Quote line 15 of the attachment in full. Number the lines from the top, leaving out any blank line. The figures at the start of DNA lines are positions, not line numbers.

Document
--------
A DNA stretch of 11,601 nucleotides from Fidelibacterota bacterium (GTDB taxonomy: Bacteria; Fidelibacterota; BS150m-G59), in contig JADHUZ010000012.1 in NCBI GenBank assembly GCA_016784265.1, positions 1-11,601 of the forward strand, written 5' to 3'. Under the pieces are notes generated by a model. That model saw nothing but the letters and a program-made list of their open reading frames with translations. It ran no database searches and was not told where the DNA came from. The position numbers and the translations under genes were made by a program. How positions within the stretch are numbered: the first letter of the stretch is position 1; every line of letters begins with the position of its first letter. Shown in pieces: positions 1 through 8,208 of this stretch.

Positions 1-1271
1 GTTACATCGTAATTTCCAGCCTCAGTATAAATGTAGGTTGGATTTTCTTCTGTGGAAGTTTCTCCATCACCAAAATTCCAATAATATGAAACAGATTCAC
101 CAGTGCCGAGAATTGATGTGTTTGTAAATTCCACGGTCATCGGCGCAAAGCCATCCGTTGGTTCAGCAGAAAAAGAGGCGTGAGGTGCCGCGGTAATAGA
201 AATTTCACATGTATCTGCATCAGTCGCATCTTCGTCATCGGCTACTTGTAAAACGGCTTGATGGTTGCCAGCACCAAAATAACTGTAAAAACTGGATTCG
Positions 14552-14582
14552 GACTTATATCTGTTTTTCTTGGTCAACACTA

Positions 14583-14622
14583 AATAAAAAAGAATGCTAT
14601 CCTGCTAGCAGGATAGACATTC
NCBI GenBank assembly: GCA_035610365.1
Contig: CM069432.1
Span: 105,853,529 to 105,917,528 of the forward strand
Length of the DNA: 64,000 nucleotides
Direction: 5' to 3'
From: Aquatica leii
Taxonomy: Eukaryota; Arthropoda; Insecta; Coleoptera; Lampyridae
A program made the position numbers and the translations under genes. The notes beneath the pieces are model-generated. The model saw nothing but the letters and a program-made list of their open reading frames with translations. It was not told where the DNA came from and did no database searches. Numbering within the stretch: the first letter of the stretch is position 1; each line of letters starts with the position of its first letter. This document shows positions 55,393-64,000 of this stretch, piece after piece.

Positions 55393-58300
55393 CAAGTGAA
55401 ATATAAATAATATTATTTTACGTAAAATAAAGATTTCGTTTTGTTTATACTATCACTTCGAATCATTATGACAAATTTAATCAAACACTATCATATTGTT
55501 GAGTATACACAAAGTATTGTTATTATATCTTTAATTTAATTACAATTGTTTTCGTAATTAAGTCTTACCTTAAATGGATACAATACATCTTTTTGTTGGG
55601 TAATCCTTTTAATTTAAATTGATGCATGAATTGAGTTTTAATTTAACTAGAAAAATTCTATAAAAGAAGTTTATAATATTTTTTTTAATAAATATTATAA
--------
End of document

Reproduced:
Direction: 5' to 3'